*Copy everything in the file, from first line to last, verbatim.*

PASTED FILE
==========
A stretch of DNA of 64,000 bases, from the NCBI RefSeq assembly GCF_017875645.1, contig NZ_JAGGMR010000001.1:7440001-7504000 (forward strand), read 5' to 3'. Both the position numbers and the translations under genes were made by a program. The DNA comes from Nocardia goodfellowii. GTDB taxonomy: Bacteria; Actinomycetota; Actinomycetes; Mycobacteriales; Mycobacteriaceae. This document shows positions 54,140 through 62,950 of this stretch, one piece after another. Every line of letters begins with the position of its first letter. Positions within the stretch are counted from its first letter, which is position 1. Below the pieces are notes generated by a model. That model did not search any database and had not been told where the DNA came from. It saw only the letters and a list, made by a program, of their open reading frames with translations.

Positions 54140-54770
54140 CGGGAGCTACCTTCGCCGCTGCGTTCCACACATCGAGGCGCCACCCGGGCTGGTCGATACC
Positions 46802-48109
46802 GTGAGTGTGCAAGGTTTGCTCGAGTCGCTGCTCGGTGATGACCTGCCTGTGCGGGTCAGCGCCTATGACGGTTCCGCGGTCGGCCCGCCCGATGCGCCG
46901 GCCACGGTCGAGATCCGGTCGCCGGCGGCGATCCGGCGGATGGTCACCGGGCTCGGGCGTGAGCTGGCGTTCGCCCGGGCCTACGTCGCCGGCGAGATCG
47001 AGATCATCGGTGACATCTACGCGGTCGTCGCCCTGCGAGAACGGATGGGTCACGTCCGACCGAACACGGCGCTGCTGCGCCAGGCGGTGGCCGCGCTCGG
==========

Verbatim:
A stretch of DNA of 64,000 bases, from the NCBI RefSeq assembly GCF_017875645.1, contig NZ_JAGGMR010000001.1:7440001-7504000 (forward strand), read 5' to 3'. Both the position numbers and the translations under genes were made by a program. The DNA comes from Nocardia goodfellowii. GTDB taxonomy: Bacteria; Actinomycetota; Actinomycetes; Mycobacteriales; Mycobacteriaceae. This document shows positions 54,140 through 62,950 of this stretch, one piece after another. Every line of letters begins with the position of its first letter. Positions within the stretch are counted from its first letter, which is position 1. Below the pieces are notes generated by a model. That model did not search any database and had not been told where the DNA came from. It saw only the letters and a list, made by a program, of their open reading frames with translations.

Positions 54140-54770
54140 CGGGAGCTACCTTCGCCGCTGCGTTCCACACATCGAGGCGCCACCCGGGCTGGTCGATACC
Positions 46802-48109
46802 GTGAGTGTGCAAGGTTTGCTCGAGTCGCTGCTCGGTGATGACCTGCCTGTGCGGGTCAGCGCCTATGACGGTTCCGCGGTCGGCCCGCCCGATGCGCCG
46901 GCCACGGTCGAGATCCGGTCGCCGGCGGCGATCCGGCGGATGGTCACCGGGCTCGGGCGTGAGCTGGCGTTCGCCCGGGCCTACGTCGCCGGCGAGATCG
47001 AGATCATCGGTGACATCTACGCGGTCGTCGCCCTGCGAGAACGGATGGGTCACGTCCGACCGAACACGGCGCTGCTGCGCCAGGCGGTGGCCGCGCTCGG